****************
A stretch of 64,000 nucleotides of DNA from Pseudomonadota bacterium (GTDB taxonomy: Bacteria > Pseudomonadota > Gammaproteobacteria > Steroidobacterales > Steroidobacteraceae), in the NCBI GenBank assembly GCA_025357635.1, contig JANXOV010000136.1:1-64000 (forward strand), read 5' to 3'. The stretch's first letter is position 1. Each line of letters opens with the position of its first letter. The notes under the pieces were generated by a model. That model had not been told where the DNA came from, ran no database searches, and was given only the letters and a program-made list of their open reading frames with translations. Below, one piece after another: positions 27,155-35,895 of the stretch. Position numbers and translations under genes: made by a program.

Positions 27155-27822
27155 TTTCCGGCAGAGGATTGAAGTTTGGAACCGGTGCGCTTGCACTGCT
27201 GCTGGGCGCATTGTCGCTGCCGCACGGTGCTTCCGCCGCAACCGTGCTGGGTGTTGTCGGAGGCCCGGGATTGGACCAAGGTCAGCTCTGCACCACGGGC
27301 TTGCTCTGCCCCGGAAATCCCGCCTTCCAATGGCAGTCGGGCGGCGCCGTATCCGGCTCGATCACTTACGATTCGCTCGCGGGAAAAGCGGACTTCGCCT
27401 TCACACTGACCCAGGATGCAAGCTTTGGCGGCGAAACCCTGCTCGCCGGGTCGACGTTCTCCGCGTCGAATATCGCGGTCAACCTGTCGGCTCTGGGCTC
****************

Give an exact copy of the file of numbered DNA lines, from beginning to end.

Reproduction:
A stretch of 64,000 nucleotides of DNA from Pseudomonadota bacterium (GTDB taxonomy: Bacteria > Pseudomonadota > Gammaproteobacteria > Steroidobacterales > Steroidobacteraceae), in the NCBI GenBank assembly GCA_025357635.1, contig JANXOV010000136.1:1-64000 (forward strand), read 5' to 3'. The stretch's first letter is position 1. Each line of letters opens with the position of its first letter. The notes under the pieces were generated by a model. That model had not been told where the DNA came from, ran no database searches, and was given only the letters and a program-made list of their open reading frames with translations. Below, one piece after another: positions 27,155-35,895 of the stretch. Position numbers and translations under genes: made by a program.

Positions 27155-27822
27155 TTTCCGGCAGAGGATTGAAGTTTGGAACCGGTGCGCTTGCACTGCT
27201 GCTGGGCGCATTGTCGCTGCCGCACGGTGCTTCCGCCGCAACCGTGCTGGGTGTTGTCGGAGGCCCGGGATTGGACCAAGGTCAGCTCTGCACCACGGGC
27301 TTGCTCTGCCCCGGAAATCCCGCCTTCCAATGGCAGTCGGGCGGCGCCGTATCCGGCTCGATCACTTACGATTCGCTCGCGGGAAAAGCGGACTTCGCCT
27401 TCACACTGACCCAGGATGCAAGCTTTGGCGGCGAAACCCTGCTCGCCGGGTCGACGTTCTCCGCGTCGAATATCGCGGTCAACCTGTCGGCTCTGGGCTC